Actelion pours out $33M to create vaccine startup with Max Planck Society
Switzerland-based Actelion is jumping into the vaccines industry by creating Vaxxilon, a startup that will focus on synthetic carbohydrate vaccines. It has licensed exclusive rights to multiple preclinical vaccines and other technologies from the Max Planck Society and will invest up to €30 million ($33 million), which will come in tranches over three to four years.
Vaxxilon plans to bring its first vaccine to market within three years, Actelion said in a statement. Dr. Peter Seeberger discovered the first preclinical candidates at the Max Planck Institute of Colloids and Interfaces, but the companies are staying mum as to which disease those candidates target. Actelion said the technology could be used for therapeutic or preventive vaccines.
|Dr. Peter Seeberger|
"I believe that the speed and flexibility of a small company, combined with Actelion's financial backing, will allow this novel vaccine technology to progress and eventually be made available to society quickly and efficiently," said Seeberger, director of the Institute for Colloids and Interfaces. "This new class of vaccines promises to be perhaps more efficient, faster and more reproducible to create and manufacture, and has advantages of distribution and administration which may improve access to vaccines around the world."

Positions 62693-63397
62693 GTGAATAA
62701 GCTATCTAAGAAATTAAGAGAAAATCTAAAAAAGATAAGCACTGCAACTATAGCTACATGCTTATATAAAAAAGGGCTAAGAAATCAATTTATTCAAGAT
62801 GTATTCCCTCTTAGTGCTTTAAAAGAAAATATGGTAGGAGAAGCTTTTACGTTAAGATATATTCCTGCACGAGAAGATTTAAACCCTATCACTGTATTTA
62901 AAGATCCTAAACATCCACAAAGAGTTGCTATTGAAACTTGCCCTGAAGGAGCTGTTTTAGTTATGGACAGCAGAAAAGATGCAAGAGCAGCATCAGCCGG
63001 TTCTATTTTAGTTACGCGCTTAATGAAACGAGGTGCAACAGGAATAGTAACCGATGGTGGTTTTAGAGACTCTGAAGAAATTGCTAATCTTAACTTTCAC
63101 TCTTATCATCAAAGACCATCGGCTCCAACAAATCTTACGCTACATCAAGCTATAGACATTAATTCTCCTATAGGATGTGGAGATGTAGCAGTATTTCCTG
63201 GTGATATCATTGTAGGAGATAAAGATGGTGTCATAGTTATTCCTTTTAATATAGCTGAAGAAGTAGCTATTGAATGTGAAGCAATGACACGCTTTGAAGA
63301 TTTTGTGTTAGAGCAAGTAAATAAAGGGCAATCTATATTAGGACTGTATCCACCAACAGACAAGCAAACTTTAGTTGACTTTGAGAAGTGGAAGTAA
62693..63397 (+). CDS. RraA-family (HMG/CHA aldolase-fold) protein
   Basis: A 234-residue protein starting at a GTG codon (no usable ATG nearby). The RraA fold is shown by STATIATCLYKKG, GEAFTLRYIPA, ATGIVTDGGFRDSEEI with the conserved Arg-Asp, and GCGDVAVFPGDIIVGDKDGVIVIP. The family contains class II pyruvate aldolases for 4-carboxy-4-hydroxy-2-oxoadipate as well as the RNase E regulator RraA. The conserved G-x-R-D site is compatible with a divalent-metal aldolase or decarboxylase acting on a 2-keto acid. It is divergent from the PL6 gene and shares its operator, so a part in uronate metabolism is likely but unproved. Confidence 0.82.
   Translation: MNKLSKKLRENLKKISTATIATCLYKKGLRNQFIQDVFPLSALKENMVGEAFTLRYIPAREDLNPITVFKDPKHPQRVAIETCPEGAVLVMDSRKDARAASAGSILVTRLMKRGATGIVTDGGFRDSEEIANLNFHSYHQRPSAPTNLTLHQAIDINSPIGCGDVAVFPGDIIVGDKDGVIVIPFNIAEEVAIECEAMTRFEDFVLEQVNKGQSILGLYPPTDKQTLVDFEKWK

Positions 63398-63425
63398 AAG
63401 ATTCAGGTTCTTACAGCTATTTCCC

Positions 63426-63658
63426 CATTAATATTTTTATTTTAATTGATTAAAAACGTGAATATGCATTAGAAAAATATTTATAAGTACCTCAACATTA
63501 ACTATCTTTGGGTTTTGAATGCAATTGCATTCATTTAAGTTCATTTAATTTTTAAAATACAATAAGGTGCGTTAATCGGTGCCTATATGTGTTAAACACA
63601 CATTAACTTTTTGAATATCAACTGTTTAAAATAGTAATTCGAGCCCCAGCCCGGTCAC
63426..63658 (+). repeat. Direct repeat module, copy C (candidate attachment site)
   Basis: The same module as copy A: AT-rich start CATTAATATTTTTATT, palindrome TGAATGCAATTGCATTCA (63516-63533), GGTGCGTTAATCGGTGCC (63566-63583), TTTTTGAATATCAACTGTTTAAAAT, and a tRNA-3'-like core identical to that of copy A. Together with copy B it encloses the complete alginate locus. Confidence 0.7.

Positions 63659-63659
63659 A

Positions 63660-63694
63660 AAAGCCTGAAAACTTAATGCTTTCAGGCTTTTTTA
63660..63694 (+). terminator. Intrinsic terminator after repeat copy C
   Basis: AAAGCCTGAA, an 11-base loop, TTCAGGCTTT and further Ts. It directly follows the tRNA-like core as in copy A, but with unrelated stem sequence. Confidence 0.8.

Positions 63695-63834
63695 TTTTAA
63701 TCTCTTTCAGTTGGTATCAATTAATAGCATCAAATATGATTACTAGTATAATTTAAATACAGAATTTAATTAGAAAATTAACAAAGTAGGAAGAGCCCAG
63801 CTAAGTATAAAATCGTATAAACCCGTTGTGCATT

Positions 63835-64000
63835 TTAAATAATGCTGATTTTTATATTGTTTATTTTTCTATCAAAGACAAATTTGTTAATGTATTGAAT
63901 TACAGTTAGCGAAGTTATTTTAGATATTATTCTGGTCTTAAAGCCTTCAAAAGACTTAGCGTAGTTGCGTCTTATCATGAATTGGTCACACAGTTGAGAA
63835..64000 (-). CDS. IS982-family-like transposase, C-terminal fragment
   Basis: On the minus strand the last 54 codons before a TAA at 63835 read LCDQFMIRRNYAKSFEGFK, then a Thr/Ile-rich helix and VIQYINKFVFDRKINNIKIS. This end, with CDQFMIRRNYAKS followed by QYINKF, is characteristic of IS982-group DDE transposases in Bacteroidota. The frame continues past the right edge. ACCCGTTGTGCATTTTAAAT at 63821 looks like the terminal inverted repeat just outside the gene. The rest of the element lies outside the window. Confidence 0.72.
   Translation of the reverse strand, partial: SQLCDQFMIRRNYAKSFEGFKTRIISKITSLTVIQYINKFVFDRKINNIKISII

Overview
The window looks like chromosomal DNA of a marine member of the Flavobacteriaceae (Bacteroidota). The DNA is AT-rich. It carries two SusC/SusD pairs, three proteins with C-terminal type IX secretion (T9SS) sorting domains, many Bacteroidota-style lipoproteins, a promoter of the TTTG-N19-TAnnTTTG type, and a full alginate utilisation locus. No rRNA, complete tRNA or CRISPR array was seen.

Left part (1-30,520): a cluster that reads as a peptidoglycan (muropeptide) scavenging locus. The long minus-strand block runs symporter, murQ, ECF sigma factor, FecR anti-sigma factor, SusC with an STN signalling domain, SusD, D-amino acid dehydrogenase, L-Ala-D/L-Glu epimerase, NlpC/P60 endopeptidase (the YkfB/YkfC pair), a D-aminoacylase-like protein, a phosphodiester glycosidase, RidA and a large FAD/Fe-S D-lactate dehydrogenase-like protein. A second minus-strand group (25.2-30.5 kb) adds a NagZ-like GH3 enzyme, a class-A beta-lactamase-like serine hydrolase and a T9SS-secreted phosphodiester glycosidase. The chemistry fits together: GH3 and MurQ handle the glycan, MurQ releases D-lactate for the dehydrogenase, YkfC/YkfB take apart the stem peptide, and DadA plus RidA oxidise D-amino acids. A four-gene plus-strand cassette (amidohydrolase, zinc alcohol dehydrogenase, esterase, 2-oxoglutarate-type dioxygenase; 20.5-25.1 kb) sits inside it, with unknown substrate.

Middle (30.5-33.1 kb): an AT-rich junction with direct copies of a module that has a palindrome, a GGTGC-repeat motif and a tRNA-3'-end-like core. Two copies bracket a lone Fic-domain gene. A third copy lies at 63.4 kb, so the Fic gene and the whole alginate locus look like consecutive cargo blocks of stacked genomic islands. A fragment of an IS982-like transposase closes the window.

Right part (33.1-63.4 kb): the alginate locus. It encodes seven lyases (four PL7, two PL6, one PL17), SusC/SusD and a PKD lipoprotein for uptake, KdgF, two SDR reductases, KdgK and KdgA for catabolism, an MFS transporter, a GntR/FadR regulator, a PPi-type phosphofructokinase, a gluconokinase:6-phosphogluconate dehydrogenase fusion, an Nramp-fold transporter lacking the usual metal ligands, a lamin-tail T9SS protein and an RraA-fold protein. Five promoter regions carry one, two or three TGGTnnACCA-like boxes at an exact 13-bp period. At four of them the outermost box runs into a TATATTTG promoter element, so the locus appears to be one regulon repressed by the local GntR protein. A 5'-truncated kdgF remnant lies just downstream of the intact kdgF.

Carbohydrate conjugate vaccines are made using polysaccharides isolated from bacteria, the company said. Using this technology could speed up the production of novel vaccines and could eliminate the need for a protein carrier and adjuvant.
"Synthetic carbohydrate vaccines represent an exciting opportunity and have great potential," said Dr. Jean-Paul Clozel, CEO of Actelion. "By creating Vaxxilon with the Max Planck Society we are building a platform from which synthetic carbohydrate vaccines could become a commercial reality within the next decade."
Actelion is a leader in the pulmonary arterial hypertension field but has to expand beyond PAH to achieve long-term success, Clozel said in the statement.
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